Perspectives on Politics
Tracking trends in American public opinion, this study examines moods of public policy over time. James Stimson looks at shorter term movements as the public approves or disapproves politicians, trusts or distrusts government. His book is distinctive in that it focuses on determining the unobserved true opinion that lies beneath superficial polls. It argues that public opinion is decisive in American politics and identifies the citizens who produce influential change as a relatively small subset of the American electorate.
This book tracks movement in American public opinion.
About the Author
James A. Stimson is the Raymond Dawson Distinguished Bicentennial Professor of Political Science at the University of North Carolina at Chapel Hill. He is a former President and Treasurer of the American Political Science Association. He has authored and co-authored numerous books including Yeas and Neys: Normal Decision-Making in the U.S. House of Representatives, Issue Evolution: Race and the Reconstruction of American Politics, Public Opinion in America, and The Macro Polity. Professor Stimson has served as Editor of Political Analysis, and has served on the editorial board of journals such as the American Journal of Political Science and the Journal of Politics. He has authored many articles published in major journals of political science and is the recipient of various awards for his distinguished scholarship.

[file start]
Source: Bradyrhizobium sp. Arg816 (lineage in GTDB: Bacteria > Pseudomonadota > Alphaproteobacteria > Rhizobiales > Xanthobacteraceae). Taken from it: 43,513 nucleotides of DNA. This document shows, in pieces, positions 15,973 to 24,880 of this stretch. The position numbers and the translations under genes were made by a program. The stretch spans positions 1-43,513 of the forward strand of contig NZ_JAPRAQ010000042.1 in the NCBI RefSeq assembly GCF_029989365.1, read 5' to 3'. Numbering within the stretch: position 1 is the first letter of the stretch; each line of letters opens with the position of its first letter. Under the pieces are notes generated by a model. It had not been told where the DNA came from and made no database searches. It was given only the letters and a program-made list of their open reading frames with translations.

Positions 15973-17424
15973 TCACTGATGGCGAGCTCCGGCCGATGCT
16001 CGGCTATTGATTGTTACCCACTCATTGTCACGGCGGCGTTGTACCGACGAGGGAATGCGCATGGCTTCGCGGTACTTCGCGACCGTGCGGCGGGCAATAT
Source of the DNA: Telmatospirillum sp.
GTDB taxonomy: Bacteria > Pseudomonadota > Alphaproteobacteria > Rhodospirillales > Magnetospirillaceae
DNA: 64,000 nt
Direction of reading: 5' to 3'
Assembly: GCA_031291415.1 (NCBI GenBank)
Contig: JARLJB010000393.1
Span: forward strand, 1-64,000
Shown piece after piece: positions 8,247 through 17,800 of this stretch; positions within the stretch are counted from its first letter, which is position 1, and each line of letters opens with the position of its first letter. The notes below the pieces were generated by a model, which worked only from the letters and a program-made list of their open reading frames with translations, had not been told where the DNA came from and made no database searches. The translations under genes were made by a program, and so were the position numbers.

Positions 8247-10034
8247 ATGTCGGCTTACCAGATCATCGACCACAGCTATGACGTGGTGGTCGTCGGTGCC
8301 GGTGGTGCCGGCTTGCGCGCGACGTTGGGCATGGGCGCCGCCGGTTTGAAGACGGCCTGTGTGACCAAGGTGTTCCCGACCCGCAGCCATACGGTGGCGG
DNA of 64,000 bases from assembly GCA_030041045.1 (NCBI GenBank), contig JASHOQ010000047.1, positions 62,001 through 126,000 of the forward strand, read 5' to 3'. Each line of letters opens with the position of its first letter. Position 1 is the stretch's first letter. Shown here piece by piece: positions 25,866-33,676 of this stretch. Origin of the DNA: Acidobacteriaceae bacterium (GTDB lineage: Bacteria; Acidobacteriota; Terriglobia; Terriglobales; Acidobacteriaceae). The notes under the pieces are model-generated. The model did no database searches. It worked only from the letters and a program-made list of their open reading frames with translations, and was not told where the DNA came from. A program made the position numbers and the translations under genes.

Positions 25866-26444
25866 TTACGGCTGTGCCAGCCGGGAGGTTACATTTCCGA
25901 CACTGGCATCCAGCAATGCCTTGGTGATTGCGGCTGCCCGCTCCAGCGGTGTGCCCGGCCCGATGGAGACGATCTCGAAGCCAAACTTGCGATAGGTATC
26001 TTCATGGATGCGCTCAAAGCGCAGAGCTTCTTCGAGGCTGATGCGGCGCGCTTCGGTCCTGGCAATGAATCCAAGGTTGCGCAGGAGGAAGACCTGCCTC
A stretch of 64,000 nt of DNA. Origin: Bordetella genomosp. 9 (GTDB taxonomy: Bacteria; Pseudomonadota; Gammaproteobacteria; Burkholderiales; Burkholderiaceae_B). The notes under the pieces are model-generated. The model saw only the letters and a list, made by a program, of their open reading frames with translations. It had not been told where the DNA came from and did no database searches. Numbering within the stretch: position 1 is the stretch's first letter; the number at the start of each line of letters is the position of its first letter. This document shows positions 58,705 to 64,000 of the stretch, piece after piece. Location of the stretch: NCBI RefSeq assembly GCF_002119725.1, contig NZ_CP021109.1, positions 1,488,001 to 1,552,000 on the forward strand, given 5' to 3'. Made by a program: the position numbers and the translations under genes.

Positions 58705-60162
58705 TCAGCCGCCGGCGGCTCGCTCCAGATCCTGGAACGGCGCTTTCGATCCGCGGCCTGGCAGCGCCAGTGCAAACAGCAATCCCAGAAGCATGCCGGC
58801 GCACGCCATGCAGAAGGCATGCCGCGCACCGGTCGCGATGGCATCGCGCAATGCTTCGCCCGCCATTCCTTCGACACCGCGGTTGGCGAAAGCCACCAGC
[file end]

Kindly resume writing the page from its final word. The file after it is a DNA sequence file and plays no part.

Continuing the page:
Table of Contents
Part I. Preface: The Shutdown: 1. On point of view; 2. On how the book came to be written; 3. On truth, objectivity, and spin; Part II. Opinion Flows: 4. A theory of public opinion; 5. Some postulates about opinion movement; 6. Design of the book; Part III. What the Public Wants of Government: 7. Thinking about public opinion; 8. Absolute and relative; 9. Means and ends; 10. What are the considerations: policy domains: some newer policy conflicts; Part IV. Left and Rights Movements in Preference: 11. The issue evolution theory of issue alignment; 12. Three issue evolutions; 13. Preference for liberalism and conservatism; 14. Ideology; Part V. The Great Horse Race: 15. The lore of presidential campaigns: three stories; 16. Do the polls predict presidential elections?; 17. So, what really matters?; 18. Candidate debates; Part VI. Between the Campaigns: 19. The presidency; 20. U.S. Senators; 21. Governors; 22. Trust in government; 23. Is approval generic?; Part VII. On Politics at the Margin: 24. A tale of three elections; 25. Who accounts for change in American politics?; 26. The rhythms of opinion: a reconsideration; 27. On marginal democracy.